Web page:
Bosses knew that hospital failed safety tests…then 3 patients died

 

SCOTLAND’S crisis-hit ‘super-hospital’ was allowed to open even after its ventilation system failed to meet safety standards.

 

Outbreaks of infection, which may have spread through the system at the Queen Elizabeth University Hospital, in Glasgow, have led to the deaths of two patients.

 

A ten-year-old boy and a 73-yearold woman died after catching Cryptococcus, a fungal infection linked to pigeon droppings, which were found in air ducts. Investigations into the exact circumstances of the deaths, and that of a third patient who had a separate infection, are ongoing.

 

Now it has emerged that not all ventilation systems at the hospital complex met standards stipulated in the Scottish Health Technical Memorandum when the building opened.

 

The decision to open the £1billion hospital in 2015 contrasts with a last ‘derogations’ minute move in July to postpone patient transfers to the new children’s hospital in Edinburgh, which failed to meet ventilation standards.

 

Scottish Tory health spokesman Miles Briggs has written to Health Secretary Jeane Freeman to seek clarification on the issue.

 

He said: ‘This is just the latest troubling information regarding a hospital building project in Scotland that the SNP has mismanaged.’

 

Last year children being treated for cancer were moved out of two wards in the QEUH after a spate of infections that were originally linked to water supply or drainage issues.

 

NHS Greater Glasgow and Clyde is now spending £2million upgrading the ventilation systems connected to these wards. A spokesman for NHS Greater Glasgow and Clyde said – relaxations of rules governing ventilation – had been agreed when the system was being developed, but said this was standard practice for complex projects.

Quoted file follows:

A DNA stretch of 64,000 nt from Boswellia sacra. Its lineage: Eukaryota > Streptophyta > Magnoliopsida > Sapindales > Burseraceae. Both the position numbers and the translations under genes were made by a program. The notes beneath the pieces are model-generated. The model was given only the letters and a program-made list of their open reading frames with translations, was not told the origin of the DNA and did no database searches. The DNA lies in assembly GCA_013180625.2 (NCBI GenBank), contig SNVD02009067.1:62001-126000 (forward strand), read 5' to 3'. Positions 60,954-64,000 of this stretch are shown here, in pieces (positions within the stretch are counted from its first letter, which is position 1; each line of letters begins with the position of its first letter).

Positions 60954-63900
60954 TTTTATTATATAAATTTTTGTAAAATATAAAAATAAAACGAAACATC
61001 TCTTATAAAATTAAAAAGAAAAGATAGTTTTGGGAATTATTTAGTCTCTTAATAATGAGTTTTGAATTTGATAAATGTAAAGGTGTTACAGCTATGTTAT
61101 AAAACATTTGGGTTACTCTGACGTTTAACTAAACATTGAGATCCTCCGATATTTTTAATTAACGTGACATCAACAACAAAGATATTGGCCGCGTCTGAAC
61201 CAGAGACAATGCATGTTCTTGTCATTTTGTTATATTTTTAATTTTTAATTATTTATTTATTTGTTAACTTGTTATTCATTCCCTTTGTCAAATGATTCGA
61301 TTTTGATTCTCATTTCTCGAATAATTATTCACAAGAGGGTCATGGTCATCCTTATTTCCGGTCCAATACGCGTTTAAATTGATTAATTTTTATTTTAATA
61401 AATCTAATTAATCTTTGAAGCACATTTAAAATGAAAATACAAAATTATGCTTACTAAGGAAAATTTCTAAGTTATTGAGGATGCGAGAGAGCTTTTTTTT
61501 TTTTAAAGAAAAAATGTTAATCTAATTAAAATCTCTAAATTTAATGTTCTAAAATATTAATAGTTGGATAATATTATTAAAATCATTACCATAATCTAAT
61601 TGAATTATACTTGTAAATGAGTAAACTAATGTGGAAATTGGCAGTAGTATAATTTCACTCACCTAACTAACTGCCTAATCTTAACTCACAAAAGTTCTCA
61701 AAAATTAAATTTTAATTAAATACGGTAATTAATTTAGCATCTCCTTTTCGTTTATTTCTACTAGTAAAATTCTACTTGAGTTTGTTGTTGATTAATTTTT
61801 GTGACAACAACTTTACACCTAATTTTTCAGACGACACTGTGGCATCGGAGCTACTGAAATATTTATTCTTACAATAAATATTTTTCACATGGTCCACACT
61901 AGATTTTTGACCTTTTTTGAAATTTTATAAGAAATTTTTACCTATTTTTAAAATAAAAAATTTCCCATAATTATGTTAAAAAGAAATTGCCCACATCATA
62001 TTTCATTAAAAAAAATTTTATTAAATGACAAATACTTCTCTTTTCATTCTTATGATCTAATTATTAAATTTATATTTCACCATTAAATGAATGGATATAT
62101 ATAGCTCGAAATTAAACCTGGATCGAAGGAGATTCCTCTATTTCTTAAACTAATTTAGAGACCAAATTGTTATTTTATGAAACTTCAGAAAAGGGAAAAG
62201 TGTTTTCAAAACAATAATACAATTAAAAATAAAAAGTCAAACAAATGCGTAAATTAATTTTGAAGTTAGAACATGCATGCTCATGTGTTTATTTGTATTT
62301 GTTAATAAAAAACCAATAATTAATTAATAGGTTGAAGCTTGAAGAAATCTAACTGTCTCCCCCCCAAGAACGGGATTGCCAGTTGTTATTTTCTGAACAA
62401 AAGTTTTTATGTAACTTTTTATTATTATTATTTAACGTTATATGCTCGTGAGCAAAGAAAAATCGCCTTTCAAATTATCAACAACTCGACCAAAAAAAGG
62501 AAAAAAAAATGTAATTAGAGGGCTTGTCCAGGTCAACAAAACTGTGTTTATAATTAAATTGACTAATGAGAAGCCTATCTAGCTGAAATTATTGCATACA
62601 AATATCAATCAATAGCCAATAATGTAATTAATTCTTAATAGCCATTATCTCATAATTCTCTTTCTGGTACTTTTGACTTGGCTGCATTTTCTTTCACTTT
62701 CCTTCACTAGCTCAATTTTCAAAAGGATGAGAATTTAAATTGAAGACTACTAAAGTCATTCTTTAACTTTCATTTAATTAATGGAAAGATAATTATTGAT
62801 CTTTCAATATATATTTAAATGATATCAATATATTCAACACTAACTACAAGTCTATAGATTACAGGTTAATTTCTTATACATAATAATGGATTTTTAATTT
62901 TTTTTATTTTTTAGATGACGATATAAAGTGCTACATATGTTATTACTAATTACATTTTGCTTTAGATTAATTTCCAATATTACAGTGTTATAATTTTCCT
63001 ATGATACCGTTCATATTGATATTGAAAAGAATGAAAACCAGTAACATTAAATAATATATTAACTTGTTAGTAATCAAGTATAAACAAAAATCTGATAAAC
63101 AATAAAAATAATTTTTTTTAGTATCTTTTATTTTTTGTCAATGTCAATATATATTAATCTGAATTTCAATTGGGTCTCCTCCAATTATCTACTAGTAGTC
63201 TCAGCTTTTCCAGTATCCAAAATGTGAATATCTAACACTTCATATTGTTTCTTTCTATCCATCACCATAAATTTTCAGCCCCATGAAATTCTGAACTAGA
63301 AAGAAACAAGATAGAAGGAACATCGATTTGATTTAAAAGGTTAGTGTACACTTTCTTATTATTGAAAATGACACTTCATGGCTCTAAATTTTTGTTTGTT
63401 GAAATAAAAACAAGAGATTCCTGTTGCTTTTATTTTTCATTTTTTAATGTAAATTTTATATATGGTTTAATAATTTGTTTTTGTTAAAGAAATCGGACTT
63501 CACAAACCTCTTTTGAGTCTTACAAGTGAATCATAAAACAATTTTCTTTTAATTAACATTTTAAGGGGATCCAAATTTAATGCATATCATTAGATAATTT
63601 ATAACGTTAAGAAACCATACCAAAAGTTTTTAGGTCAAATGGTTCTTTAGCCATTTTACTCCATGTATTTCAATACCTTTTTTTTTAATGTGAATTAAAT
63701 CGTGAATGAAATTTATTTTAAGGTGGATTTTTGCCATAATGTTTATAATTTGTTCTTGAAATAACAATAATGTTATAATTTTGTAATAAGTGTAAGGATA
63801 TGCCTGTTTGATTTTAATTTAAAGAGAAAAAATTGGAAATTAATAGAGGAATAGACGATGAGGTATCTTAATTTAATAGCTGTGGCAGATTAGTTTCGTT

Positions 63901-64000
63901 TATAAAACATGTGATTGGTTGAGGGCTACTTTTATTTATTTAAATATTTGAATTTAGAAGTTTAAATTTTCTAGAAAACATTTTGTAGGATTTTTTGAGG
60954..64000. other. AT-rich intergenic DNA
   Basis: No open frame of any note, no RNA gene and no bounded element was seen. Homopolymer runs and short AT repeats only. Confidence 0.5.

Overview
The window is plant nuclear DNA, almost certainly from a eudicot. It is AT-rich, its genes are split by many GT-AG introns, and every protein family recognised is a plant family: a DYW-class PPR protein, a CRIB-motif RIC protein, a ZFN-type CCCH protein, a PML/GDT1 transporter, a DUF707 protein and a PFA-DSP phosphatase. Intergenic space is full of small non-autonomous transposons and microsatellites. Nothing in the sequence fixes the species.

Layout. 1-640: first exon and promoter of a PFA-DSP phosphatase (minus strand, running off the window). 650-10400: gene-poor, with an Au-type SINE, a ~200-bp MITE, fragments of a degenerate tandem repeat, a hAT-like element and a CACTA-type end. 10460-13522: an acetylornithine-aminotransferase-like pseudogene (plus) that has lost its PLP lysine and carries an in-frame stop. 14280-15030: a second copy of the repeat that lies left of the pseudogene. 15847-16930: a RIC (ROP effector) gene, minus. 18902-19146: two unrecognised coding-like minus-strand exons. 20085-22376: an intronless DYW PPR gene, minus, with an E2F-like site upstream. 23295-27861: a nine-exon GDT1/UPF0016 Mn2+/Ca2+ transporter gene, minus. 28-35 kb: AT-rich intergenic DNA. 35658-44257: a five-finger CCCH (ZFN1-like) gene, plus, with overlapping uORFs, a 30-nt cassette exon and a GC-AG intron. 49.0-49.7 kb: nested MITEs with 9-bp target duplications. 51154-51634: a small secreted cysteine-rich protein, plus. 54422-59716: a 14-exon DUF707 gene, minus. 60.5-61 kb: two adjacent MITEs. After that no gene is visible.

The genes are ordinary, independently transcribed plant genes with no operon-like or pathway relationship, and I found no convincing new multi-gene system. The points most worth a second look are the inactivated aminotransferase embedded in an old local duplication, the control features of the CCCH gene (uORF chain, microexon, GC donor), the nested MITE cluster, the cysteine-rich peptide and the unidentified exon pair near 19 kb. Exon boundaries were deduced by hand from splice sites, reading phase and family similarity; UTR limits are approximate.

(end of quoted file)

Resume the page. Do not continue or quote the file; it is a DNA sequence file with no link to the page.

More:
The spokesman said: ‘Patient safety is of paramount importance to the Board. Infection rates at both hospitals are low and the hospitals are clinically safe.

 

‘The general air filtration system is of a high industry standard.’

 

A public inquiry into the hospital construction projects was ordered by Miss Freeman earlier this week.

 

A report by accountancy firm KPMG last week said the key issue that led to the move from the old Sick Kids building in Edinburgh to the new £150million property at Little France being cancelled was ‘the noncompliance with the Scottish Health Technical Memorandum for air change rates in some of the critical care areas of the hospital’.

 

‘Of paramount importance’

 

SHE was supposed to be a safe pair of hands but since becoming health Secretary, Jeane Freeman has lurched from one disaster to another.

 

Earlier this year two patients were revealed to have died at the new Queen Elizabeth University hospital from an infection which may have spread through the ventilation system.

 

Yesterday it emerged that the superhospital was allowed to open despite fears over the very system which is thought to have led to these deaths.

 

It comes weeks after Miss Freeman was forced to make a last-minute intervention and halt the opening of the Royal hospital for Sick Children and Young People in Edinburgh over similar problems.

 

The latest damaging revelations will do nothing to calm the worries of patients.

 

It is now vital that the public inquiry into both hospitals do everything in their power to restore the confidence of patients and staff.

 

There’s not much to say on that. Two new PFI hospitals, and two failures on a huge scale, that are costing lives, and costing us millions more than they’re worth, and millions more to fix them.

The SNP are the problem, not the solution.

 

 

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